Month: December 2009

The Beauty of Sankey Diagrams

End-of-year cleanup of my bookmarks and saved diagrams. There are more goodies, and enough in stock for a couple of posts next year…

Below are three image sections of a Sankey diagram showing Swedish energy flows in 2007. These were published on p. 54/55 in the report ‘Energy in Sweden 2008’ by Swedish Energy Agency (Energimyndigheten). Numbers are in TWh, source for the diagram was Statistics Sweden data.

The first diagram (which is the left part of the diagram) shows the total 624 TWh energy supplied and the energy sources. The second one is the breakdown of energy produced by sectors, and also shows the losses in energy conversion. The third on is a different breakdown of the 404 TWh by energy carrier.

Nothing more to add. They are simple, clean, beautiful.

West Virginia Energy Flow Sankey

The Mountain State saw the annual Governor’s Energy Summit in Roanoke on Dec 9, 2009. West Virginia relies heavily on coal, and is a net energy exporter to other U.S. states.

The energy flow Sankey diagram below (created by Marshall University for WV Energy Division) was presented at last year’s energy summit, and is available along with the other presentations here.

Figures are for 2006 in trillion BTU. Energy carriers used in WV are displayed as flows entering from the left. Domestic energy sources are in orange, while imported supplies are in sand color. Overall energy in 2006 was 4,384 trillion BTU. The state exported 81% of the energy (blue) and consumed 19% within (836 trillion BTU). A breakdown of doemstic consumption by sectors is shown in pink.

This Sankey diagram looks nice, but violates the basic rule for Sankey diagrams: flows have to be to scale among each other. The magnitude of the stacked orange arrows (representing 4100 trillion BTU West Virginia production) should be 14.5 times larger than that of the sand color flow (representing 283.86 trillion BTU), however it is only about 9 times larger, overemphasizing external supply (or underrepresenting domestic energy supply).

Or, compare the two arrows fro “crude oil” (10.14) and “natural gas” (230.12). The latter should have 23 times the width of the other… The blue arrow for “international raw coal” (392) looks approximately as wide as that of the blue “natural gas” (106). The scale might still be somehow OK for the base of the arrow, but as the arrow becomes thinner towards the head, the 4:1 ratio is definitely not supported any more.

Metropolitan Energy Flow Sankey Diagrams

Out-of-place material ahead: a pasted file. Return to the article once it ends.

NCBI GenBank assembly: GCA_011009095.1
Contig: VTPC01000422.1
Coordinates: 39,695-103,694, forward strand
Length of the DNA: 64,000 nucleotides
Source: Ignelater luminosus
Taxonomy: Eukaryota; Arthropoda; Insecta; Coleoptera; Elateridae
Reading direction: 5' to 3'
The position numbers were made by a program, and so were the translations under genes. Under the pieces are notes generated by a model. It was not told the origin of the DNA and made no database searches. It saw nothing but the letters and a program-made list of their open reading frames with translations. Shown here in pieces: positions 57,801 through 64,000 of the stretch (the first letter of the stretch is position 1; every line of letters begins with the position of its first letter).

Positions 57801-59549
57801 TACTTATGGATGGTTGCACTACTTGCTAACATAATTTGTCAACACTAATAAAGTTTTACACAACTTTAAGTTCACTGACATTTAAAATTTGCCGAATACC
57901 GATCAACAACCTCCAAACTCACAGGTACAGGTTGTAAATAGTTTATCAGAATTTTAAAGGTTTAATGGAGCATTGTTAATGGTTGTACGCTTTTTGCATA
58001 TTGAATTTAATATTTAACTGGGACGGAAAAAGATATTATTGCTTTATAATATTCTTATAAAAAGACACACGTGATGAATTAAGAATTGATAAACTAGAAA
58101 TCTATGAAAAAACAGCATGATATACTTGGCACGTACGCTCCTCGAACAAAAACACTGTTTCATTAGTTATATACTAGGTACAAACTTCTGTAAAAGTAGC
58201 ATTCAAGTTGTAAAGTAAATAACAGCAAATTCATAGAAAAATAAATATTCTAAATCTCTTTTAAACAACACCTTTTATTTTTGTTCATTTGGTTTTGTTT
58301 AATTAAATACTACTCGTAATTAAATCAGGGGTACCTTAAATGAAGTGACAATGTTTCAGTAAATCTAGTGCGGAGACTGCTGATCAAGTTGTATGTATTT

I have posted several Sankey diagrams depicting the energy flows of countries. At least California and West Virginia have published state energy flow Sankey diagrams. I was quite excited to discover the two metropolitan energy flow Sankey diagrams shown below in this publication. They are for Toronto and Helsinki and show energy flows in 1988 in these communities.

The two diagrams show energy consumption and use in Toronto (above) and Helsinki (below). Even though the absolute figures in GWh are given, one shouldn’t directly compare them. A per capita basis would be fairer (Toronto had a population of 2.5 mio in 2006, more than 5 mio. in the metro area, while Helsinki had 580.000 inhabitants in 2008 in the city, 1.3 mio in the greater Helsinki area — Toronto is today 4.5 times larger than Helsinki). Both are “cold-climate municipalities”.

The publication calculates a ‘community energy efficiency’ of 50% for Toronto and 68% for Helsinki. “A comparison of the two municipalities reveals that Helsinki significantly improved its efficiency by using the waste heat that is produced by local coal power plants to warm 90% of the buildings and homes in Helsinki. Further analysis has demonstrated that Helsinki’s energy system was able to achieve its overall level of 68% efficiency because the city’s compact land-use pattern made investments in energy-saving infrastructure, such as district heating and public transit, economically viable.”

Does anybody know other metropolitan energy flow studies? I am aware of research activities in the field of urban material flow accounts or urban metabolism (e.g. Lisbon) but have to check whether they show Sankey diagrams in their publications.